The United States Mint on Thursday, August 18, 2011, ceremoniously released the Rutherford B. Hayes Presidential $1 Coin and also began selling rolls of the dollars for $39.95 each, plus shipping and handling.
Each of the rolls contains 25 circulation quality coins, and buyers have a choice of rolls coming from the United States Mint facility in Philadelphia or Denver. The Mint’s wrapping paper is specially designed in black and white to feature the mint of origin ("P" or "D"), "Presidential $1 Coin," the president’s name and "$25," which is the face value of its contents.
The United States Mint produces four different Presidential Dollars annually as part of the United States Mint Presidential $1 Coin Program that started in 2007. The latest dollar is the 19th in the series and number three in 2011. It was preceded by Presidents Andrew Johnson and Ulysses S. Grant. The last dollar to appear this year will honor James Garfield.
By law the U.S. Mint program (http://www.usmint.gov/mint_programs/$1coin/) is scheduled to run through at least 2016, although certain members of Congress recently proposed legislation that would end the series early.
$1 Coin Design
On the obverse is the president’s portrait and the inscriptions, "RUTHERFORD B. HAYES," "IN GOD WE TRUST," "19TH PRESIDENT" and "1877-1881." The reverse features the Statue of Liberty and the inscriptions, "UNITED STATES OF AMERICA" and "$1."
Designing and sculpting both sides of the coin was United States Mint Sculptor-Engraver Don Everhart.
The coin’s edge contains the inscriptions "2011," "E PLURIBUS UNUM" and the mint of origin.
Ordering 2011 Rutherford B. Hayes Presidential Dollar Rolls
The dollar rolls may be purchased from the US Mint at http://www.usmint.gov/catalog or at 1-800-USA-MINT (872-6468). Hearing and speech-impaired customers may order by calling 1-888-321-MINT (6468).
New dollars are also available through the United States Mint Online Subscription Program. Presidential $1 Coin Two-Roll Sets are $79.90 per unit and has a face value of ($50). The program is structured similar to a magazine subscription, to help collectors keep their Presidential Dollar collection current.
Hayes Dollar Circulation Release and Ceremony
Also, the United States Mint hosted the Hayes dollar launch ceremony and coin exchange Thursday morning at the Rutherford B. Hayes Presidential Center in Spiegel Grove located in Fremont, Ohio, while the Federal Reserve Banking System began releasing his dollars into public circulation.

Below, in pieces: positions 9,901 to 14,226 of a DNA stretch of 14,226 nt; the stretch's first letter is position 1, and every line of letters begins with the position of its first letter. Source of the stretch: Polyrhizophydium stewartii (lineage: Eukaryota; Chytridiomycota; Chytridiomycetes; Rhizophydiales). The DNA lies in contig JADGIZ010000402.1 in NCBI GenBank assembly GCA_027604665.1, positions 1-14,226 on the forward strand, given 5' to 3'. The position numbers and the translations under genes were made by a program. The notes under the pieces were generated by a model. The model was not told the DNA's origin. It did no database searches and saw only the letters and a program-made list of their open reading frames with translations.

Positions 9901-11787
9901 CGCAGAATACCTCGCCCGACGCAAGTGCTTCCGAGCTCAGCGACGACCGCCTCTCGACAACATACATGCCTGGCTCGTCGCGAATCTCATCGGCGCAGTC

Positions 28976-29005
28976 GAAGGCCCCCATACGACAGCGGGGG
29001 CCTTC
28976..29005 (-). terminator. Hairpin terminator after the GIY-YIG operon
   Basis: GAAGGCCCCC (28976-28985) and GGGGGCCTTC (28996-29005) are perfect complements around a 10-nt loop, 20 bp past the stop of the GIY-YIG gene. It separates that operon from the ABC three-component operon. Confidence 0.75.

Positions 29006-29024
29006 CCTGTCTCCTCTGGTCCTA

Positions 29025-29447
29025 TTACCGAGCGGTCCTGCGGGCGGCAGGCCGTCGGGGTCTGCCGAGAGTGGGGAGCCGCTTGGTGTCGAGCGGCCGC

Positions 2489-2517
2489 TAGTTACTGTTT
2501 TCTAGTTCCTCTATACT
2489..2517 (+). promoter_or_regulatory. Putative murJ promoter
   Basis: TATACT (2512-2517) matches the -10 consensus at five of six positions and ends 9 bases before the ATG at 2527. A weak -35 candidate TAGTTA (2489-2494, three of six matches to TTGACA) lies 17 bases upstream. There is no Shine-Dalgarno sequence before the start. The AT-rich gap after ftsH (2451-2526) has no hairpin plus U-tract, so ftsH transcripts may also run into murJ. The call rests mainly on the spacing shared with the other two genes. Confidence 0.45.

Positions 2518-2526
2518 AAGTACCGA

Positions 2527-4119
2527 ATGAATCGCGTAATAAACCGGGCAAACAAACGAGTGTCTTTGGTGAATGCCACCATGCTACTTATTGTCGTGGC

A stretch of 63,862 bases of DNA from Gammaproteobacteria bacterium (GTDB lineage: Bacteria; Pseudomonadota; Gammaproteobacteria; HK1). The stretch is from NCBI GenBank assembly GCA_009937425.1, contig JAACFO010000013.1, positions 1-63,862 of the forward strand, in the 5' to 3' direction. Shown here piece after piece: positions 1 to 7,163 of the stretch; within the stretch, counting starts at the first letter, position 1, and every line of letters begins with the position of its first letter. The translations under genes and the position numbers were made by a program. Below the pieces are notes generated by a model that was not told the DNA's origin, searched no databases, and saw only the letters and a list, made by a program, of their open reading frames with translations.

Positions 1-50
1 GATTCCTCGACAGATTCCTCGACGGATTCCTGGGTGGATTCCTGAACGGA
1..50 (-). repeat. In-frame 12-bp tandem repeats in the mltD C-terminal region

"The Presidential $1 Coin series connects us to the wellspring of our nation’s greatness and the many stories that unite us," said Marc Landry, Acting Associate Director of Manufacturing at the United States Mint. "One of those stories is captured at Spiegel Grove, the beautiful place where President Rutherford B. Hayes retired from elected office but remained a dedicated public servant, helping veterans, improving prisons and fighting for universal education."
Finding new coins in pocket change, however, usually takes quite a long time, so there are alternatives.
United States Mint Products with Hayes Dollar
In addition to the 25-coin rolls, the dollars are and will be available in several other collectible products, including:
- 2011 Proof Set (issued)
- 2011 Silver Proof Set (issued)
- 2011 Uncirculated Mint Set (issued)
- 2011 Presidential $1 Coin Proof Set (issued)
- 2011 Presidential $1 Coin Uncirculated Set (issued)
- 2011 Presidential $1 Coin & First Spouse Medal Set (September 22)
- 2011 Rutherford B. Hayes $1 Coin Cover (October 4)
Rutherford B. Hayes Bio Brief
Rutherford B. Hayes graduated from Harvard Law School and later served as an officer in the Army during the Civil War. Despite being wounded in action more than once, he was elected to the House of Representatives in 1865 and later served three terms as the Governor of Ohio between 1867 and 1876.
Winning the Presidency during the election of 1876 was quite controversial, as he lost the national popular vote but won by one vote in the Electoral College. His term lasted from 1877-1881 and he did not run for re-election. Upon retiring from office, he returned to the Spiegel Grove Estate, his home in Fremont, Ohio. He died in January 1893 at the age of 70.